Some people are never going to give Embrace a good review, no matter how good their records are. Because they’re dismissed as a bunch of crap post-Britpop balladeers, they are seen as rather uncool by certain sections of the music world. I bet some critics are sharpening their knives as we speak, and actually looking forward to giving Embrace’s sixth album a kicking. They’ve made up their minds about it before the first track has even started. I approach this review from a completely different angle. I’m also not very keen on a lot of the band’s work, but I do in fact highly rate their first two albums, particularly the magnificent 1998 debut ‘The Good Will Out’. They showed so much promise back then, and looked like they were going to be the next big thing. The follow up ‘Drawn From Memory’ was a flawed but underrated record that didn’t do as well commercially or critically, not helped by a strange choice of singles. The third album from 2001 had it’s moments, but their time had already passed. They returned a few years later in the mid 2000’s, but this time as an outfit aiming themselves directly for the U2/Coldplay audience. Although they shifted quite a few units, their fourth and fifth albums consisted of bland and insignificant sounding examples of dullardry. After taking seven years off, the announcement of their return had got me hoping for a return to the brilliant form of their early days. So I WANT this album to be good.
My hopes have been deflated. There’s nothing here as rousingly anthemic as ‘All You Good Good People’, or as beautifully haunting as ‘Fireworks’. Nor is there the surging guitar power of ‘One Big Family’, the delicate sweetness of ‘Now You’re Nobody’ or the sweeping emotion of ‘Come Back To What You Know’. Nor is there the uplifting melancholy of ‘You’re Not Alone’, or the resigned sigh of ‘Liar’s Tears’. Not even a daft but strangely loveable kazoo-featuring novelty like ‘Hooligan’. But it would be unfair to say that Embrace are no longer capable of doing the things they used to be great at doing. They manage it twice.
The suggestion that the self titled ‘Embrace’ is some sort of reinvigorated new beginning or return to form is revealed to be an untruth after the slightly promising electronic flavoured opener ‘Protection’ ends and the unimaginative New Order pastiche ‘In The End’ begins. It’s very much like the previous two albums but with more synths, as is ‘The Devil Looks After His Own’. The irritating, autotuned ‘Refugees’ is dire, but ‘I Run’ improves on things vastly, and approaches the sort of heartfelt drama they used to do so well. ‘At Once’ is also a beautiful and uplifting moment that comes close to reprising the old magic. But these two flashes of brilliance are alone in their quality.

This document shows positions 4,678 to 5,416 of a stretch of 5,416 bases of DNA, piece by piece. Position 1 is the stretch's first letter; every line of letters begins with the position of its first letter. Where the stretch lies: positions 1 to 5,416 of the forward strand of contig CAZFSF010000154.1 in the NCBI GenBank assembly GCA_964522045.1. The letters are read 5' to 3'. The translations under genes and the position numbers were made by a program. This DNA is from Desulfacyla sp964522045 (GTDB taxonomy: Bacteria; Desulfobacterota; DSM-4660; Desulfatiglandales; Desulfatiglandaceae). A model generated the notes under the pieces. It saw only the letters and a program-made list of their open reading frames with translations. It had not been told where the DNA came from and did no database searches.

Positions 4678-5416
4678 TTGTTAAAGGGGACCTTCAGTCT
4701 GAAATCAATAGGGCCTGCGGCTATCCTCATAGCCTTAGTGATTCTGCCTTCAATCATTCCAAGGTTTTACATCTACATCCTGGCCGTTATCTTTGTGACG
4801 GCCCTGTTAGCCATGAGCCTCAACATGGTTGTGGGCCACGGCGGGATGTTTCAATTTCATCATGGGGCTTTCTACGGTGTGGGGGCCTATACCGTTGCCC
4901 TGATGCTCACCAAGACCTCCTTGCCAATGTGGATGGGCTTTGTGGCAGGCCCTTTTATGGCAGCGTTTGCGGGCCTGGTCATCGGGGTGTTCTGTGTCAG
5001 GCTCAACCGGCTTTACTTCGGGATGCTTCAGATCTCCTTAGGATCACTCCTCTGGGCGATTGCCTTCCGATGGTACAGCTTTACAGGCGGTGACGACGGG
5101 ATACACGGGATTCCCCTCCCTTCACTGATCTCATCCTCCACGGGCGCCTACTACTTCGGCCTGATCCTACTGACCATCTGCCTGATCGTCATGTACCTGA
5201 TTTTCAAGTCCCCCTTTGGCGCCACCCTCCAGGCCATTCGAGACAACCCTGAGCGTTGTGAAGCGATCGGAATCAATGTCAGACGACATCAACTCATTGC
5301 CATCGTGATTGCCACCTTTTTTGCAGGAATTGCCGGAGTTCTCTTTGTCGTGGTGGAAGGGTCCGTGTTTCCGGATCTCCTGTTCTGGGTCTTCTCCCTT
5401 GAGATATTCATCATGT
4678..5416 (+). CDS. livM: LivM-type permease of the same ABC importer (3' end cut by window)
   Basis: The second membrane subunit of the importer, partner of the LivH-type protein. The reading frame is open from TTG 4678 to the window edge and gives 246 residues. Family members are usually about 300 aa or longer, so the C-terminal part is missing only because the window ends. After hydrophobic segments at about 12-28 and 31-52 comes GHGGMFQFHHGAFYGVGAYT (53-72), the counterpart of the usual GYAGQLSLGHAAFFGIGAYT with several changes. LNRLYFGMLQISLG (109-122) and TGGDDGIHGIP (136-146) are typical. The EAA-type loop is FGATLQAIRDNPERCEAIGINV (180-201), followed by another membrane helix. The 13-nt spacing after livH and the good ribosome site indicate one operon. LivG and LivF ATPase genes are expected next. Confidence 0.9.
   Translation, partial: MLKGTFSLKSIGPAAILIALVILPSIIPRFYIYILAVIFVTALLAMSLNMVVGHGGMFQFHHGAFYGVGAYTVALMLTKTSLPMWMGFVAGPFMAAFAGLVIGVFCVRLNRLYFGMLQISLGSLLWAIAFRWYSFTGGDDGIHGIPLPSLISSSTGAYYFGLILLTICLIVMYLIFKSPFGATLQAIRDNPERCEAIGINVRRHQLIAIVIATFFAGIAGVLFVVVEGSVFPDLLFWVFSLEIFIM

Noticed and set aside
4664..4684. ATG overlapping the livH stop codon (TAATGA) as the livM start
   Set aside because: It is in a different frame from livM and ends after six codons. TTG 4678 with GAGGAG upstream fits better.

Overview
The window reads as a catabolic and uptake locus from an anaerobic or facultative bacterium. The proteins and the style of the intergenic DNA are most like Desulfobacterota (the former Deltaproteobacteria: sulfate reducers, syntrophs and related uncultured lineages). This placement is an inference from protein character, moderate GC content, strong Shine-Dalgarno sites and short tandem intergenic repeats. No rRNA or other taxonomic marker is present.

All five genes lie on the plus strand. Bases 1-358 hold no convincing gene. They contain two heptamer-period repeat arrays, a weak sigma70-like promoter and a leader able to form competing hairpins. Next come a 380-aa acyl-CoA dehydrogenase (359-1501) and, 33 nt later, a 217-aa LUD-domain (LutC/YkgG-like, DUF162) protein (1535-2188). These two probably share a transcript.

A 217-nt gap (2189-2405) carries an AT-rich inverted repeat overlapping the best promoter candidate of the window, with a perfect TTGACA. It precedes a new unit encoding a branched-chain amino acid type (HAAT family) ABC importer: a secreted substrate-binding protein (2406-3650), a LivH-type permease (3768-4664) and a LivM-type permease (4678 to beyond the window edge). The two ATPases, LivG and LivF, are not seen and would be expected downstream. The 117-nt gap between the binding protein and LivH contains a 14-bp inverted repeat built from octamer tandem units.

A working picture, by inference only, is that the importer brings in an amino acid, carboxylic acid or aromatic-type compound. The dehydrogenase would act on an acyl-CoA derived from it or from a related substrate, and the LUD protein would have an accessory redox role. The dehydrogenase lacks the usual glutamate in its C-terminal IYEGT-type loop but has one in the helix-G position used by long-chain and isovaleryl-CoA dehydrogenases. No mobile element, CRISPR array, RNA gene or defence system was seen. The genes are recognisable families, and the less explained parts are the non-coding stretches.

If you didn’t realise that ‘Follow You Home’ plagiarises from Muse‘s ‘Starlight’ and U2’s ‘With Or Without You’ (as well as a few other songs) it wouldn’t sound that bad. Memorable, catchy even. But not in a good way, more of an annoying way. Plus those boyband backing vocals on the chorus REALLY don’t do them any favours. And isn’t singing about following someone home just a tiny bit creepy? The pulsing electro beats of ‘Quarters‘ are surprising at first, and the verses aren’t too bad. But as soon as it settles into any kind of a groove, a painful falsetto chorus and an ill-advised attempt at bit of dubstep lets it down badly. You can almost sense that some of the band themselves may not have been keen.
This almost obligatory increased presence of beats and synths tries to ensure fans that this 2014 Embrace are firmly with the programme. After all, you can’t take seven years off and not make an effort to catch up with the times. But all it sounds like is a limp attempt to follow the crowd. It’s bland and it’s conformist. Trying too hard to do things they’re not good at, and not utilising the qualities that made them so endearing when they first emerged in the late 90s. The production makes parts of the record sound lifeless, ensuring that no sort of edge is present anywhere. The only attempt at upping the tempo is the tuneless misfire ‘Self Attack Mechanism’, while the closing ‘Thief On My Island’ buzzes with a dark power, although it doesn’t really go anywhere, and the extended outro is a waste of time.
In reality, I suppose none of it is hideously bad or unbearable to listen to. It’s just like a grey, featureless canvas. And there are two pretty good songs that remind you how great Embrace once were. But for listeners hoping for that return to form, prepare for a disappointment.